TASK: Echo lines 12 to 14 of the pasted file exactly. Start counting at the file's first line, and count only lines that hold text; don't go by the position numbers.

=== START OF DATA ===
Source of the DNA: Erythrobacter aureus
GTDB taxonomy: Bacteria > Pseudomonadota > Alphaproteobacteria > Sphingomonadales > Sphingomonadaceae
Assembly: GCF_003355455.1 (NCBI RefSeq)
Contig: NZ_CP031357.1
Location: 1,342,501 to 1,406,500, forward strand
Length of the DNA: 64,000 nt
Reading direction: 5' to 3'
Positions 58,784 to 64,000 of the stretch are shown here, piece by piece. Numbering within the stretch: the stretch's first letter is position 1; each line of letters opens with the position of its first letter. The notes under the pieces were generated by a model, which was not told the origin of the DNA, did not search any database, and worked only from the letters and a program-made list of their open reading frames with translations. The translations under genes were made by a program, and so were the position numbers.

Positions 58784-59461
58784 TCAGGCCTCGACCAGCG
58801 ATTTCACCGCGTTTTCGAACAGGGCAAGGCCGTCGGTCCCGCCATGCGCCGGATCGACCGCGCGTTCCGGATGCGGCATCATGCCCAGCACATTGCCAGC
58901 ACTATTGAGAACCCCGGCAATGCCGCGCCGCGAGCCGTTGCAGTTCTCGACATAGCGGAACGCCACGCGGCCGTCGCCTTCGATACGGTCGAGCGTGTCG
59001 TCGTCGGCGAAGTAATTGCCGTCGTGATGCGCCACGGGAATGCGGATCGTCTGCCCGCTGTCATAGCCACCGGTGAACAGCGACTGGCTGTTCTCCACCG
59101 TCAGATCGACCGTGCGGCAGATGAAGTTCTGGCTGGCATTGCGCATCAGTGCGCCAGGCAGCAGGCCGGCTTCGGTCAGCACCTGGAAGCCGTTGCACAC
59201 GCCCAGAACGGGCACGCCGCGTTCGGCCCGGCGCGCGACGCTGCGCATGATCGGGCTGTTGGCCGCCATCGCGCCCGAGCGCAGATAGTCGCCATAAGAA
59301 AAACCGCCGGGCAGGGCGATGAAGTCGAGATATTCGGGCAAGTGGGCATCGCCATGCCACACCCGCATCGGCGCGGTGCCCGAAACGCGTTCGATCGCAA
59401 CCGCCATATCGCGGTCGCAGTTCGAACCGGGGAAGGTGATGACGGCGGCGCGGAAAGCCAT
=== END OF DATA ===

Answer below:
58901 ACTATTGAGAACCCCGGCAATGCCGCGCCGCGAGCCGTTGCAGTTCTCGACATAGCGGAACGCCACGCGGCCGTCGCCTTCGATACGGTCGAGCGTGTCG
59001 TCGTCGGCGAAGTAATTGCCGTCGTGATGCGCCACGGGAATGCGGATCGTCTGCCCGCTGTCATAGCCACCGGTGAACAGCGACTGGCTGTTCTCCACCG
59101 TCAGATCGACCGTGCGGCAGATGAAGTTCTGGCTGGCATTGCGCATCAGTGCGCCAGGCAGCAGGCCGGCTTCGGTCAGCACCTGGAAGCCGTTGCACAC